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A Midsummer Masquerade
by [?]

“Satan,” said Jeff Peters, “is a hard boss to work for. When other people are having their vacation is when he keeps you the busiest. As old Dr. Watts or St. Paul or some other diagnostician says: ‘He always finds somebody for idle hands to do.’

“I remember one summer when me and my partner, Andy Tucker, tried to take a layoff from our professional and business duties; but it seems that our work followed us wherever we went.

“Now, with a preacher it’s different. He can throw off his responsibilities and enjoy himself. On the 31st of May he wraps mosquito netting and tin foil around the pulpit, grabs his niblick, breviary and fishing pole and hikes for Lake Como or Atlantic City according to the size of the loudness with which he has been called by his congregation. And, sir, for three months he don’t have to think about business except to hunt around in Deuteronomy and Proverbs and Timothy to find texts to cover and exculpate such little midsummer penances as dropping a couple of looey door on rouge or teaching a Presbyterian widow to swim.

“But I was going to tell you about mine and Andy’s summer vacation that wasn’t one.

“We was tired of finance and all the branches of unsanctified ingenuity. Even Andy, whose brain rarely ever stopped working, began to make noises like a tennis cabinet.

“‘Heigh ho!’ says Andy. ‘I’m tired. I’ve got that steam up the yacht Corsair and ho for the Riviera! feeling. I want to loaf and indict my soul, as Walt Whittier says. I want to play pinochle with Merry del Val or give a knouting to the tenants on my Tarrytown estates or do a monologue at a Chautauqua picnic in kilts or something summery and outside the line of routine and sand-bagging.’

“‘Patience,’ says I. ‘You’ll have to climb higher in the profession before you can taste the laurels that crown the footprints of the great captains of industry. Now, what I’d like, Andy,’ says I, ‘would be a summer sojourn in a mountain village far from scenes of larceny, labor and overcapitalization. I’m tired, too, and a month or so of sinlessness ought to leave us in good shape to begin again to take away the white man’s burdens in the fall.’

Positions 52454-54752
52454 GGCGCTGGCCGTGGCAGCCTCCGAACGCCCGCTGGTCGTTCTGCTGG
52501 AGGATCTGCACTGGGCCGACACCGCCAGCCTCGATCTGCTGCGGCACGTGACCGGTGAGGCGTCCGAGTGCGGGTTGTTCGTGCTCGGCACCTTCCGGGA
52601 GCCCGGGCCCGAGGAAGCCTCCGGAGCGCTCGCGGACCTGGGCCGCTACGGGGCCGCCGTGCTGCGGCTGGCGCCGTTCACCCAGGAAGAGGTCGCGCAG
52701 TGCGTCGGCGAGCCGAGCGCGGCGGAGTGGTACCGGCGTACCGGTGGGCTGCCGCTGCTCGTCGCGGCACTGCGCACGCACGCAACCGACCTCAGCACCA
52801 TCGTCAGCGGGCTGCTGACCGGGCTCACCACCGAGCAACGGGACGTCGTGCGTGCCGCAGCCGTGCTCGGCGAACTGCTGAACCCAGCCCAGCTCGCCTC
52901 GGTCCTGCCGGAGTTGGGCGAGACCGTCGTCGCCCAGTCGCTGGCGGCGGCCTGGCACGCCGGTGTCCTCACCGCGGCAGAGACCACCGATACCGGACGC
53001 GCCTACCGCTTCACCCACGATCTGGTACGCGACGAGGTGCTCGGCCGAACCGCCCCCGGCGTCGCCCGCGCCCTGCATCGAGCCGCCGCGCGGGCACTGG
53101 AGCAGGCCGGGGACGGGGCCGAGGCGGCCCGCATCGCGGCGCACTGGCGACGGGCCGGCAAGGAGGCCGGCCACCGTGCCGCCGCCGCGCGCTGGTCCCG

“Andy fell in with the rest cure at once, so we struck the general passenger agents of all the railroads for summer resort literature, and took a week to study out where we should go. I reckon the first passenger agent in the world was that man Genesis. But there wasn’t much competition in his day, and when he said: ‘The Lord made the earth in six days, and all very good,’ he hadn’t any idea to what extent the press agents of the summer hotels would plagiarize from him later on.

“When we finished the booklets we perceived, easy, that the United States from Passadumkeg, Maine, to El Paso, and from Skagway to Key West was a paradise of glorious mountain peaks, crystal lakes, new laid eggs, golf, girls, garages, cooling breezes, straw rides, open plumbing and tennis; and all within two hours’ ride.

“So me and Andy dumps the books out the back window and packs our trunk and takes the 6 o’clock Tortoise Flyer for Crow Knob, a kind of a dernier resort in the mountains on the line of Tennessee and North Carolina.

“We was directed to a kind of private hotel called Woodchuck Inn, and thither me and Andy bent and almost broke our footsteps over the rocks and stumps. The Inn set back from the road in a big grove of trees, and it looked fine with its broad porches and a lot of women in white dresses rocking in the shade. The rest of Crow Knob was a post office and some scenery set an angle of forty-five degrees and a welkin.